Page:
The Ultimate Air Horn Customizing
Customizing, or personalizing, your motor home can take many shapes, sizes and sounds. If you’re adding air horns it may deliver all three. But the emphasis is on the sound if you are thinking of the ultimate train horns. They are so loud they will mask even a pair of Hadley air horns. So loud that you will need an override switch to disconnect them under some circumstances. They can be added to an existing diesel pusher’s air horn system or to a gas powered rig with the addition of a stand-alone air compressor.
So where do you get them? Though I’m sure there are several suppliers of these three horn bad boys, I got mine at The Great American Chrome Shop, in Florida. The units come complete with securing hardware and a 12 volt solenoid controlled air valve.
Newmar, and perhaps other coach builders, are installing the two normally roof mounted Hadley air horns behind the generator slide out in the front of their high line coaches. This is being done on their high line models from 2008 forward. I’m not sure why they moved them from the roof as I thought they looked pretty cool there. So this is the place that I installed the new additional set and they fit perfectly. I mounted them pointing down and slightly forward. That way the sound would have a clear path beneath the slide face to the pavement below the front cap. This was done on the left, or driver side, of the generator. This position happens to be directly in front of the standard fitted electric horn set and the pneumatic solenoid valve that supplies the roof mounted units.
For ease of installation, I choose to plumb the air valve with an air line plugged into the forward quick disconnect. This would also allow me to instantly disable the entire unit should the valve fail in any way. The Newmar diesel pushers are equipped with a dash switch that is wired to by-pass the roof mounted air horns if needed. Therefore in the standard factory wiring configuration, the automotive type electric horns are the default with the roof air horns selectable to operate in addition. For this I choose to disconnect the electric horns and reconnect those to the terminals on the roof horn actuation valve. To do this I had already removed the wires that originally went to the roof horn valve and routed them to the valve that operates the train horns. Now the dash switch could be used to enable or disable the train horn set and the new default would be the Hadley roof mounted horns.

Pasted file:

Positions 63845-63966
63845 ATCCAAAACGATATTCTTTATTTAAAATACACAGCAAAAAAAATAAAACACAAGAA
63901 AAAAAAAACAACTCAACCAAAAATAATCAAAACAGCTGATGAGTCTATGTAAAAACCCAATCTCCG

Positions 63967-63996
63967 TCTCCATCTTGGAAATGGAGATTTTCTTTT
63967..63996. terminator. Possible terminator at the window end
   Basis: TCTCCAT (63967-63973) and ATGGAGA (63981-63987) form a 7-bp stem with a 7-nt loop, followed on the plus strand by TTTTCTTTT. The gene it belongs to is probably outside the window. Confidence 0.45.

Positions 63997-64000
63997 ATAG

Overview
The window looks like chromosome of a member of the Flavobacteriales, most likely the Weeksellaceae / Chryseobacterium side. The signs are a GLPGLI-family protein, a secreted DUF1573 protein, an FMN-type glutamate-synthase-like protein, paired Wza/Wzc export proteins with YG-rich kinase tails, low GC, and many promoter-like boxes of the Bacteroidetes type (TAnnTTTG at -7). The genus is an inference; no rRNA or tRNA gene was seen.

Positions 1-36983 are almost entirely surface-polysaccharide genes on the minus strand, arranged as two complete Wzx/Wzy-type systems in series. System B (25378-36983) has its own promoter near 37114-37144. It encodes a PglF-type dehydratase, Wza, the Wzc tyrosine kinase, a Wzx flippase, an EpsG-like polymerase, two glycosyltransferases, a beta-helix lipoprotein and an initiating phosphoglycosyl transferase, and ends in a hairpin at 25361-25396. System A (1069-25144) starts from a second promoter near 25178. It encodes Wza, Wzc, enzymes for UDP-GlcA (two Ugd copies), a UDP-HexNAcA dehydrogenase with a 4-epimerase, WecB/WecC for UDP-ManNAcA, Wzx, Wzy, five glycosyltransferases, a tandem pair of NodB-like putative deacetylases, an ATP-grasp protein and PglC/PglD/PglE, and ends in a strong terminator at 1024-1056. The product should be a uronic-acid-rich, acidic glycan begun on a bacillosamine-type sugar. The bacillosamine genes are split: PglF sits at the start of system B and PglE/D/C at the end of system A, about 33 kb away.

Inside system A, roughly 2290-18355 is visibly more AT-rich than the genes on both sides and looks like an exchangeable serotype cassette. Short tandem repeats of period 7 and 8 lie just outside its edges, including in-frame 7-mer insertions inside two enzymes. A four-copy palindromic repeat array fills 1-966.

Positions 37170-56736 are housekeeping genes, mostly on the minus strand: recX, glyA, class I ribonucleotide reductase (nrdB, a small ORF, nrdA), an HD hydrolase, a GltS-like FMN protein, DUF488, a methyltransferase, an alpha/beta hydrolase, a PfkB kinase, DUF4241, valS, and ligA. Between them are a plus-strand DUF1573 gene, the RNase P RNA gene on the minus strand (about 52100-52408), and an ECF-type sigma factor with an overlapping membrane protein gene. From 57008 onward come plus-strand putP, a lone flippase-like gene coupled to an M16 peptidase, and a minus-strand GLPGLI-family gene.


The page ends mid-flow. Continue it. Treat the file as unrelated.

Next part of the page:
Well, then came the test. I first blew the horn with the air horn by-pass switch in the off position. It worked in the manner I had set it up, only the roof mounted Hadley’s droned out their deep throated blast. Now, with the switch on, I again activated the horn. Wow! In a deafening tri-tone blast, the train horns masked even the Hadley’s, which were also trumpeting to the best of their ability. It was then that I realized the by-pass switch was a must as these were far too loud to use on any city or town street. They were definitely so loud one would only attempt to use them out on the highway. I had heard a rumor that some states had banned the use of these “Bad Boys”, and I certainly could believe it. If you ever pulled the trigger when near a railroad crossing, the traffic would surely slam their brakes on and look bewildered.
Well, never mind the law. Believe it or not, my dog will not allow me to use them. At least without getting so frightened that she will shake for an hour or so and will not get back in the coach. Now that is really saying something. Mysty, our Wire Haired Fox Terrier, is not afraid of anything. Whether it is loud thunder, high cranked volume of surround sound or just about anything else, she is not disturbed. There are only two sounds she can not deal with, loud motorcycles and now, the train horns.
So, anyway, that’s the story on the train horn project. It was fun planning it, it was fun installing them, and it was super fun testing them. If you’re looking for an add-on project for your coach, go for it. And just remember where you HEARD IT!
Just Blowing My Own Horn, - Lug_Nut - Peter Mercer